With Tiger King shedding light on how big cats can be forced into cruel, unnatural living situations when held in captivity, you can see why it's more important than ever to protect all big cats in the wild and to preserve and restore habitat for these amazing creatures. Defenders of Wildlife protects big cats in North America, like Florida panthers and jaguars, and we tirelessly advocate for human-wildlife coexistence, which should never include making wild animals pets. You can help support our efforts too.
The largest of the big cats, tigers are truly impressive animals with their black-striped orange fur and white bellies. A tiger’s stripe pattern is like a fingerprint and can be used to identify individuals.
The tiger is the largest member of the felid (cat) family. Tiger taxonomy was revised in 2017 based on new genetic analysis into two subspecies: Panthera tigris tigris, consisting of tiger populations in continental Asia, and Panthera tigris sondaica, including populations in the Sunda Islands.
Since tigers are not native to North America, Defenders does not work on their conservation directly. Defenders works to ensure that tigers remain protected under the Endangered Species Act, and under the Convention on International Trade in Endangered Species of Wild Fauna and Flora (CITES) highlighting their link to jaguar trade. Many of the threats facing Florida panthers and jaguars in North America, such as habitat loss, road kills and poaching, are also experienced by tigers. Because of this, we work closely with tiger conservationists to better enable human-wildlife coexistence by exchanging innovative and effective tools and technology for protecting livestock and people.
Tigers face many threats. Their greatest threat is large scale loss of habitat and prey due to human encroachment and habitat degradation for agriculture. Climate change is also causing ocean levels to rise, reducing coastal habitat in areas like India’s Sunderban islands and forcing tigers to move into areas more heavily populated by people. In some parts of their range, tigers are poached because their pelts are valuable in the black market trade in Asia and their other body parts are used in traditional Asian medicine. Tigers are also killed or removed from the wild in efforts to protect livestock and human communities. Finally, as tigers recover in some regions, they come into contact more often with people, pets and livestock, which can increase human-wildlife conflicts if tigers and people are not proactively managed.
Endangered Species Act
IUCN Red List
You can help tigers through being a conscious shopping. Palm oil plantations are replacing tiger habitat in Southeast Asia, so read food ingredient labels to check if the palm oil in your product is sustainably grown. When traveling abroad, do not purchase souvenirs or gifts that may contain tiger products – even products made from ‘tiger substitutes’ can contribute to declines in other endangered species, so it is best to avoid wildlife products entirely. Finally, become big cat savvy by learning about imperiled big cats in North America like the Florida panther and jaguar.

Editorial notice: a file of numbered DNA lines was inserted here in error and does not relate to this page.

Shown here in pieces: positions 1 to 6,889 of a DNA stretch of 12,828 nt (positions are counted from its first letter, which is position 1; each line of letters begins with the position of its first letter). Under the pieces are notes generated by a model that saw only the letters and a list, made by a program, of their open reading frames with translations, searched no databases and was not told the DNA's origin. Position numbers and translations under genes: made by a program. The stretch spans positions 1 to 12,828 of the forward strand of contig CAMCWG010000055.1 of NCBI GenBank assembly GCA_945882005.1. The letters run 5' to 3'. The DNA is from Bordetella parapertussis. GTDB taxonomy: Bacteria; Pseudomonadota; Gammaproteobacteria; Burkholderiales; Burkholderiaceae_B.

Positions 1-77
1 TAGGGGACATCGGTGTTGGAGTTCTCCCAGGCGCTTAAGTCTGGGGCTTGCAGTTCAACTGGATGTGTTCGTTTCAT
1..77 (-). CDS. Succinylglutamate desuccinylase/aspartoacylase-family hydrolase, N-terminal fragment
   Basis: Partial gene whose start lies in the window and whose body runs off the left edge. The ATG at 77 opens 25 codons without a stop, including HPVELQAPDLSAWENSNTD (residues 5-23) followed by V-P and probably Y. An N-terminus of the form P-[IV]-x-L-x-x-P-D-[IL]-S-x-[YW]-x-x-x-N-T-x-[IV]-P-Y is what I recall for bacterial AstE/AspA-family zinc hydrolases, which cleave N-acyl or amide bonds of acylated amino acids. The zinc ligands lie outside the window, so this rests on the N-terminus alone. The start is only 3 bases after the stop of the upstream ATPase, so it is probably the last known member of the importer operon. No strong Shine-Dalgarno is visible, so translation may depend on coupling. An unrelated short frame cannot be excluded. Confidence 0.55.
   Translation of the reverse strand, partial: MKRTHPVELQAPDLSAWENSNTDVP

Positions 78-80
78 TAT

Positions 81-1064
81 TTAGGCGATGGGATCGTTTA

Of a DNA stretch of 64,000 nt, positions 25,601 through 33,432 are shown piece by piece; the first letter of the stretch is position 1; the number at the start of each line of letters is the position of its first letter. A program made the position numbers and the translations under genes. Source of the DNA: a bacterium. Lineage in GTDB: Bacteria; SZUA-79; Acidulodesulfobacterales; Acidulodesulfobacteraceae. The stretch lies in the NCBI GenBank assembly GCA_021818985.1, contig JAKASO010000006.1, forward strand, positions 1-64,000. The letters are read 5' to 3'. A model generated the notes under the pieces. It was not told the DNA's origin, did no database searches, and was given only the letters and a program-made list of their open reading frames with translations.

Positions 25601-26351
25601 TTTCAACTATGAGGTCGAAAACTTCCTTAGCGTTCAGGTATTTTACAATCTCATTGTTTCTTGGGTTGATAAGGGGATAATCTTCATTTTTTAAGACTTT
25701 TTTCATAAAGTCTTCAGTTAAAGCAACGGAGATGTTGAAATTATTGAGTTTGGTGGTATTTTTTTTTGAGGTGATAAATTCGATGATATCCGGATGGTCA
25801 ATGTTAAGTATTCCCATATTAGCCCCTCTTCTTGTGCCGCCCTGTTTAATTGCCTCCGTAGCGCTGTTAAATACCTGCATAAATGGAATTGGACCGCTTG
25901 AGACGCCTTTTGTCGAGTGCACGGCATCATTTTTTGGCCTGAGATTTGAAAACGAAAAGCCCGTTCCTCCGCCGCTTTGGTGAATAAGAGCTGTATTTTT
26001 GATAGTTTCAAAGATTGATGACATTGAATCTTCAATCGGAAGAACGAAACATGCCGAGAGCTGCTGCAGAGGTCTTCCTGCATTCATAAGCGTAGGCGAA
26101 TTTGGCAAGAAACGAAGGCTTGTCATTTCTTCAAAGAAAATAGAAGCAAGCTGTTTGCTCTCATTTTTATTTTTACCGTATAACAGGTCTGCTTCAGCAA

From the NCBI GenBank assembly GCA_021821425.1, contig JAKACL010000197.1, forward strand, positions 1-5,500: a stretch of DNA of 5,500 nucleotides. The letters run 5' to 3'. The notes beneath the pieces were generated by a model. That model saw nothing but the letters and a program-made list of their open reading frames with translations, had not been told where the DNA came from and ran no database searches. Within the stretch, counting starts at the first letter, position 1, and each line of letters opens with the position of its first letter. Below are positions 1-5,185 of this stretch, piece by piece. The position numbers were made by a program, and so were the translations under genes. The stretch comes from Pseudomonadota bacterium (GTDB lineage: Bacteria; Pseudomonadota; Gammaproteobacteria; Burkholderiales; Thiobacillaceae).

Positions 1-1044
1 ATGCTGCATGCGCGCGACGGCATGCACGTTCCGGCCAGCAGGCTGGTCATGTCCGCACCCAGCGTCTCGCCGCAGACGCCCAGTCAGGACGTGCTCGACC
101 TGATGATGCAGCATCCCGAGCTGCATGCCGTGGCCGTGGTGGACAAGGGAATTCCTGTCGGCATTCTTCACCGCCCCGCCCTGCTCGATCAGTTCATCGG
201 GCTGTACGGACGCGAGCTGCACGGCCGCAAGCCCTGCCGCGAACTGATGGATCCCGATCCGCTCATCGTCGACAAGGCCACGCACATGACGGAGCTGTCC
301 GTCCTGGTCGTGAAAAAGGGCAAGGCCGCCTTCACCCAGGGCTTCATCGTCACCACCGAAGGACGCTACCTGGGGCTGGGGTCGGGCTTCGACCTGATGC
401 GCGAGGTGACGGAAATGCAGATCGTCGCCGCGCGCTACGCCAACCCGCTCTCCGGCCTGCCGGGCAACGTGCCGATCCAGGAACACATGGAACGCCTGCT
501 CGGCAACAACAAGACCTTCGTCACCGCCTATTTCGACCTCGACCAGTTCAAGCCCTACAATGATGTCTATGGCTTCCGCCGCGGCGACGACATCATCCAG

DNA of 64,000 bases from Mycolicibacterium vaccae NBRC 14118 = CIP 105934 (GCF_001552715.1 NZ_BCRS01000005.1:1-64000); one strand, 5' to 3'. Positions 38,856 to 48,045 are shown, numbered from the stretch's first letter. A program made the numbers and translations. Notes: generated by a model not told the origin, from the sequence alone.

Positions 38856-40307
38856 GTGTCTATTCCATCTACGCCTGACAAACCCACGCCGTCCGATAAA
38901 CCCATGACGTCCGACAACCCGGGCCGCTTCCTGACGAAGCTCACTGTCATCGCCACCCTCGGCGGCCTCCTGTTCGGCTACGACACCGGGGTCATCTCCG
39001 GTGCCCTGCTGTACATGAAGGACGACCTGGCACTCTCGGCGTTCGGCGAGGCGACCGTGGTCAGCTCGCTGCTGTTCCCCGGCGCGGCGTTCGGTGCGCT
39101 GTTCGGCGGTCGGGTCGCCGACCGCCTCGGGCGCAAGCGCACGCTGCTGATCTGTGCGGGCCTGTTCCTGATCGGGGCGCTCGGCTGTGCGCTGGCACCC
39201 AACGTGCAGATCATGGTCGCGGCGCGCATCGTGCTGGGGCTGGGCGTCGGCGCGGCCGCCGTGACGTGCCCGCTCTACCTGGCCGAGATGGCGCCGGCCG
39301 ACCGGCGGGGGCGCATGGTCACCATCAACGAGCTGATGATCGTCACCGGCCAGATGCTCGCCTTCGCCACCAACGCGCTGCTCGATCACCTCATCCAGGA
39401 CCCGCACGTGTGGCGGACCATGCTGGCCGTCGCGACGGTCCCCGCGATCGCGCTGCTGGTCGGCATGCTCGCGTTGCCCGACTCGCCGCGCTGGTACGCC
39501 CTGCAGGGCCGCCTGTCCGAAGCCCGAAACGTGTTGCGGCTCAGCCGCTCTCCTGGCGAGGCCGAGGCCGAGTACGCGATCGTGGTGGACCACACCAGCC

Tigers live in 13 range countries across Asia. Tigers occupy a variety of habitats from tropical forests, evergreen forests, woodlands and mangrove swamps to grasslands, savannah and rocky country.
In the early 1900s, there were estimated to be around 100,000 tigers throughout their range. Today, around 4,000 tigers live in the wild, while roughly 5,000-7,000 exist in captivity.
Tigers are mostly nocturnal (more active at night) and are ambush predators that rely on the camouflage their stripes provide to stalk prey. Tigers use their body weight to knock prey to the ground and kill with a bite to the neck. They are also very good swimmers and have been known to drown their prey. Tigers are territorial and typically live solitary lives, except during mating season and while females raise young.
Mating Season: In tropical climates, mostly from around November to April; during the winter months in temperate regions.
Gestation: 103-105 days.
Litter size: 3-4 cubs.
Cubs follow their mother out of the den at around 8 weeks and become independent at around 18 months of age. They leave their mothers at about 2 ½ years. Mothers guard their young from wandering males that may kill the cubs to make the female receptive to mating.
Tigers mainly eat sambar deer, wild pigs, water buffalo and antelope. Old and injured tigers have been known to attack domestic cattle and people.